GitHub recently stopped the use of usernames and passwords to authenticate git push due to identity and security reasons. And this new development was challenging for me because I found it difficult at first to push my project to the remote repository.
The old way to associate a commit was:
git config --global user.name "your username" git config --global user.email "your email"
The above method works when you fork and clone a repository using
HTTP. Following this update, if you try pushing to GitHub, you are likely to come across this error;
Support for password authentication was removed on August 13, 2021. Please use a personal access token instead.
Solution: Use an open SSH public key to authenticate the Git push
1. Generate an SSH public key
Open your GitBash desktop app, and enter the command:
ssh-keygen -o -t rsa -C "firstname.lastname@example.org
You should see,
"Enter file in which to save the key". Hit the ENTER key to bypass, and use the default file location
~/.ssh/id_rsa. You will also be prompted to enter a passphrase, which is the password for the key. Press the ENTER key to skip.
Bypass the prompt
"Enter file in which to save the key" by hitting the ENTER key. Do the same when asked to enter a passphrase.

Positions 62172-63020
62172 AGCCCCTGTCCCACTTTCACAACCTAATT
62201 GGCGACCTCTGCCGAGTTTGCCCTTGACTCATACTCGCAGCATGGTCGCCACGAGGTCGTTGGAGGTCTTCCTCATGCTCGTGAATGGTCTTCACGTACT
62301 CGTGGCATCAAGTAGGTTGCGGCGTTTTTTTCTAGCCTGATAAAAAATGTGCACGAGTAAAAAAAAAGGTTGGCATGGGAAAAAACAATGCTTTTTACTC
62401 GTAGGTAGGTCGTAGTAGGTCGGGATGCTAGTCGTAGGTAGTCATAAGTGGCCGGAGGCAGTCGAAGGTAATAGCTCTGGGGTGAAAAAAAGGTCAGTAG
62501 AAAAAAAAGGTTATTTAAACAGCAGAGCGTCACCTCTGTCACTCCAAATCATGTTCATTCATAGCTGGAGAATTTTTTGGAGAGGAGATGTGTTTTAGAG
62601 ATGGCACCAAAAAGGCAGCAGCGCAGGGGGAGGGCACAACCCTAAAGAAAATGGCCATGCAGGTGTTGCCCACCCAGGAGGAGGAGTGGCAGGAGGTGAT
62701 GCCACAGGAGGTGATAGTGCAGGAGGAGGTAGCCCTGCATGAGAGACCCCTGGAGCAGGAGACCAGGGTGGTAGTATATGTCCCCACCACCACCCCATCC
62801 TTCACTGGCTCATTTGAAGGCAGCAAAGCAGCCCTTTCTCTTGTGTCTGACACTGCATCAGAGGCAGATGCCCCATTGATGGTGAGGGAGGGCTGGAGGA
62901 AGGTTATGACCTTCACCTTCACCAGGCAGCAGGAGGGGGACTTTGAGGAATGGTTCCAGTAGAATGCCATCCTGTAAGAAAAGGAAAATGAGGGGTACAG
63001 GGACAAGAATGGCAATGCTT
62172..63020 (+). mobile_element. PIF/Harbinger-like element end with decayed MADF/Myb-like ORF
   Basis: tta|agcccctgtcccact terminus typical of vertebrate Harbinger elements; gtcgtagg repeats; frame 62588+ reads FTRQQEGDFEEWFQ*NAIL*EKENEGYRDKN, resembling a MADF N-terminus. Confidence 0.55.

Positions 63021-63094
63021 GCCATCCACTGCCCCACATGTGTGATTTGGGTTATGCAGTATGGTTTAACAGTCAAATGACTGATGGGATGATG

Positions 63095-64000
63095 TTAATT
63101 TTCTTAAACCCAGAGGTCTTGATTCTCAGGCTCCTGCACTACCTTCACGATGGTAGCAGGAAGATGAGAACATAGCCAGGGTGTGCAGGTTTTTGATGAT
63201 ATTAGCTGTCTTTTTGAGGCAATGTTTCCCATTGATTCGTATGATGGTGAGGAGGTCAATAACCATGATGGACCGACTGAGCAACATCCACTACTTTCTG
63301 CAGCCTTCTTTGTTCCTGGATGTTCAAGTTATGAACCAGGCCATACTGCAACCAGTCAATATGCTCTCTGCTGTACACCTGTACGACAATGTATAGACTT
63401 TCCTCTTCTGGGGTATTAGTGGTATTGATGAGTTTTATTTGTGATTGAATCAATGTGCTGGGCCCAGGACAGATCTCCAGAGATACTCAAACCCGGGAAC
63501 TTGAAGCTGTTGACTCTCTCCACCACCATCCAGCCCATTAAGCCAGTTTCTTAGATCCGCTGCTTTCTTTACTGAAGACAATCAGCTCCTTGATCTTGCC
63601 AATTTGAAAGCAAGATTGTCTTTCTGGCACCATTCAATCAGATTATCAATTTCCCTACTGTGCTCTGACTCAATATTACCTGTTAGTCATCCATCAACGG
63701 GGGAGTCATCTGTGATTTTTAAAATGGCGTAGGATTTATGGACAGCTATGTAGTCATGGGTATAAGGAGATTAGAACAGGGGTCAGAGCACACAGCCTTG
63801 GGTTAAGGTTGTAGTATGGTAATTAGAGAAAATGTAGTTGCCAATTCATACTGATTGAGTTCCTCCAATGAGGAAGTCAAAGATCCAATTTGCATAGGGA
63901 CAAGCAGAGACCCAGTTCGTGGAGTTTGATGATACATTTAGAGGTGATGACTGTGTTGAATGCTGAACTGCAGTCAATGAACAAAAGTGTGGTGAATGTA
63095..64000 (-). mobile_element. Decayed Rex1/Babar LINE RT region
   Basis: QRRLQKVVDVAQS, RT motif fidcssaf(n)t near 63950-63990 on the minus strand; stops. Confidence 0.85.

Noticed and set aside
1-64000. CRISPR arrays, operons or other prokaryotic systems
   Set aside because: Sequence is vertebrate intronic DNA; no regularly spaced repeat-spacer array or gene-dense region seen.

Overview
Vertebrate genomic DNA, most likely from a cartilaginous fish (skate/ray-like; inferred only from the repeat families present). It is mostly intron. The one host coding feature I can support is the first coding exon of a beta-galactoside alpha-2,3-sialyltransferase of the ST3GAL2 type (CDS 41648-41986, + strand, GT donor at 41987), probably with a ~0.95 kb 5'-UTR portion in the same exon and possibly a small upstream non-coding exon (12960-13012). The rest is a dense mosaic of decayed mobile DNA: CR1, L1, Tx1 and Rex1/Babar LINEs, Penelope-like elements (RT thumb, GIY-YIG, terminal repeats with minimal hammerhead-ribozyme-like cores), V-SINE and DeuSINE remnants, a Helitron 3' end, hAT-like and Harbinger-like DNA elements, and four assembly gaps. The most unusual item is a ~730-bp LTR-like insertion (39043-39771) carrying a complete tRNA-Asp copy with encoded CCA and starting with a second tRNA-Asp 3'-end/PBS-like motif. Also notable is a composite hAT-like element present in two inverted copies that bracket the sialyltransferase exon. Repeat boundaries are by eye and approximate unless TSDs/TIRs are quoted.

If you already have an SSH key, skip this step and enter the following command to display your SSH key:
This command displays your SSH key, if you have one.
If none exist yet, you should get notified with the message "No such file or directory."
2. Show the contents of your SSH public key
In GitBash, run the command:
This returns a long string of SHA256 encrypted messages known as "key fingerprints." You should get something like this:
The key fingerprint is: SHA256:BG/dbxxxxxxxxxxxxxxx/pE4xxxxxxxx email@example.com The key's randomart image is: +---[RSA 1234]----+ | oo o | | oo.+.o o | | +++Bo*.o | | o .====B. | | ES.+o*+o..| | . ooo=++=| | ...o.o=o| | o . | | . | +----[SHA256]-----+
Copy this key fingerprint to the clipboard.
3. Add SSH to the SSH agent program
To add SSH to the SSH agent, enter this instruction in your GitBash:
4. Add RSA key to SSH
Next, add an RSA key to SSH using the command:
The RSA key is alphanumeric and looks like gc_54340.
5. Sync the SSH key to your GitHub account
Now, sign in to your account on GitHub. Navigate to Profile, then Settings, and locate the tab labeled "SSK and GPG keys."
Click on "New SSH key," then paste the encrypted SSH key. Give this key a name you can easily remember; it could be a pet name or your PC name.
6. Optional: Verify the authentication between your local system and GitHub
ssh -t firstname.lastname@example.org
Voila! You just set up a public SSH key. Now, you can clone a repository via an SSH URL and successfully push your commits to your remote GitHub repository, like:
You don't have to copy the HTTP URL of a repository, which looks like this:
Instead, use the SSH URL;
Additionally, you can set the URL to use SSH for git push using the command:
git remote set-url origin email@example.com:<Username>/<Project>.git